Met Baritone Finishes Second in Jeopardy!

Answer: This Metropolitan Opera regular came close to becoming a Jeopardy! champion. Question: Who is John Hancock? The roster baritone from Tenafly, NJ, who is approaching his 100th performance at the Met, finished the Double Jeopardy round on Oct. 16 with a respectable total of $18,600, trailing Ed Condon, a retired business intelligence manager from Hastings-on-Hudson, NY, by $4,000. “World Leaders” was the Final Jeopardy category. Answer: “This man who ruled from 1949 to 1976 was sometimes called ‘the Red Sun.’” Ed guessed Mao Zedong, John tried Nikita Khrushchev. Ed was right. John, whose resonant baritone was apparent throughout the game, said during the interview sequence with Alex Trebek that his favourite role was Sharpless in Puccini’s Madama Butterfly. The third contestant, Jackie Schulte, a teacher from Scranton, PA, finished well out of the money.

Marcello Giordani, 1963-2019

Marcello Giordani, one of the busiest tenors on the circuit, died in his home town of Augusta, Sicily, on Oct. 15 at age 56. The cause was a heart attack. Impressive in an array of Verdi and Puccini roles, Giordani made his professional debut as the Duke in Verdi’s Rigoletto at Spoleto, Italy, in 1986 and sang Rodolfo in Puccini’s La Bohème at La Scala in 1988. He was best known to North Americans through his more than 240 performances at the Metropolitan Opera. Met general manager Peter Gelb called him the “iron man of tenors” after he gave two performances, in Berlioz’s La Damnation de Faust and Puccini’s Madama Butterfly, on Nov. 22, 2008. Having recovered from vocal difficulties early in his career, Giordani established a foundation dedicated to the support of young opera singers. He is survived by his wife, Wilma, and two sons.

Giya Kancheli, 1934-2019

Belgium-based Georgian composer Giya Kancheli died of heart failure on Oct. 2 in his native city of Tbilisi. He was 84. Often grouped with the “holy minimalist” composers who emerged from Eastern Europe in the late 20th century, Kancheli produced seven symphonies as well as many other orchestral works; more than 40 film scores; and a large corpus of chamber and choral music. Much of his concert music lingered on the edge of audibility, at least most of the time. A 1995 release on the Sony-affiliated St. Petersburg Classics label included the advisory “Warning: Extreme Dynamic Changes!” A former music director of the Rustaveli Theatre in Tbilisi, Kancheli composed an opera, Music for the Living. Later in his career he was associated with the ECM label, which announced his death. “Giya Kancheli’s thoroughly sincere music will always remind us that, despite the tragedies around us, we must all preserve our human nature, our feelings, our honesty,” violinist Gidon Kremer wrote on the website Slipped Disc.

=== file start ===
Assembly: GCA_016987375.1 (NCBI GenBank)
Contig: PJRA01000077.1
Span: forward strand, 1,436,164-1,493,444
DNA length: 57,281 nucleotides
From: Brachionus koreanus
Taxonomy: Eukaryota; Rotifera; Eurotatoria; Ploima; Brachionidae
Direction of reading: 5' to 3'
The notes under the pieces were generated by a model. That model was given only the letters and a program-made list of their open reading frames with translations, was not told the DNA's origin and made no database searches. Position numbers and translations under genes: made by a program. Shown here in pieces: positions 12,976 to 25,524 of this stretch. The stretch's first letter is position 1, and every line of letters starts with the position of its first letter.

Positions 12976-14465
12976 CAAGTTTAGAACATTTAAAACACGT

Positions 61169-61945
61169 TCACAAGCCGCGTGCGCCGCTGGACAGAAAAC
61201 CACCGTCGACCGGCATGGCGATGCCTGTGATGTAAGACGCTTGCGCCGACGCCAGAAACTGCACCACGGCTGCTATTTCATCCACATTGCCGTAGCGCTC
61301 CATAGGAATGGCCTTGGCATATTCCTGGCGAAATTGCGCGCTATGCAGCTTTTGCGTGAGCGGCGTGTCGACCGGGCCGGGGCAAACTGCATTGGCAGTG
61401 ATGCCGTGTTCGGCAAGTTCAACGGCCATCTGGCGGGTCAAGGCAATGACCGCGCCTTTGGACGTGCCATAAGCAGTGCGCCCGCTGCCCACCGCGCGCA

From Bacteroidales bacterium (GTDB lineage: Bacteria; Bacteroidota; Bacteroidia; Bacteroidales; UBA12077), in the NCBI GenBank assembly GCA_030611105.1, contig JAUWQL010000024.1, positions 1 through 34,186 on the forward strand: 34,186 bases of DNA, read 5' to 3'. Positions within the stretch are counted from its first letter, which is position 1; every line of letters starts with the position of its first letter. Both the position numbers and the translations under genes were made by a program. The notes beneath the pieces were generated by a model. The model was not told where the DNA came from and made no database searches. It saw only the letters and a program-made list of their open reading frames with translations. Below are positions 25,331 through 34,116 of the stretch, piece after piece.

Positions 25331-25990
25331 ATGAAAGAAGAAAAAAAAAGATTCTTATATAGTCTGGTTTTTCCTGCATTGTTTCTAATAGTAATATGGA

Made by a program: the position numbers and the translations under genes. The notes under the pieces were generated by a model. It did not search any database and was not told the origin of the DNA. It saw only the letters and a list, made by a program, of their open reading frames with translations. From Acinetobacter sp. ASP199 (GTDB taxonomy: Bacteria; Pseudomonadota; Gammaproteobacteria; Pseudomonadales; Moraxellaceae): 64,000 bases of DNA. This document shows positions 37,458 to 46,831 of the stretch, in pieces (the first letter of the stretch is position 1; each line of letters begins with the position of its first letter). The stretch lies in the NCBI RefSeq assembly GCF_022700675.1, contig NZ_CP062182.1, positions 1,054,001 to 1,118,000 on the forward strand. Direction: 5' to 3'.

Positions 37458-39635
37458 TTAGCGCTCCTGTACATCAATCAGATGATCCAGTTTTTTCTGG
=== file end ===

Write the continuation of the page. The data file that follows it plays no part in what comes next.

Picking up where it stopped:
Ping, Pang and Pong Ousted from Toronto Turandot

The Canadian Opera Company has opened its season in Toronto with the North American premiere of Robert Wilson’s production of Turandot – and the world premiere appearances of Jim, Bob and Bill in this Puccini opera. Opera fans who do not recognize these roles might be more familiar with Ping, Pang and Pong, the court bureaucrats who add comic relief to the tale of love and death in ancient Beijing. Their names were judged potentially hurtful by the COC’s Equity, Diversity, and Inclusivity Committee, and particularly committee member Richard Lee, who is named in the credits as a production consultant.

“This act of renaming moves Turandot into a different space,” Lee writes in program note, “one that recognizes the urgency and creative potential of having a conversation that pushes us to greater cultural awareness and inclusivity on our stages.” His essay is also available online. The new names were apparent in the surtitles at the opening of the run in the Four Seasons Centre. The singers – Adrian Timpau, Jim/Ping; Julius Ahn, Bob/Pang; and Joseph Hu, Bill/Pong – addressed each other on stage with the original names.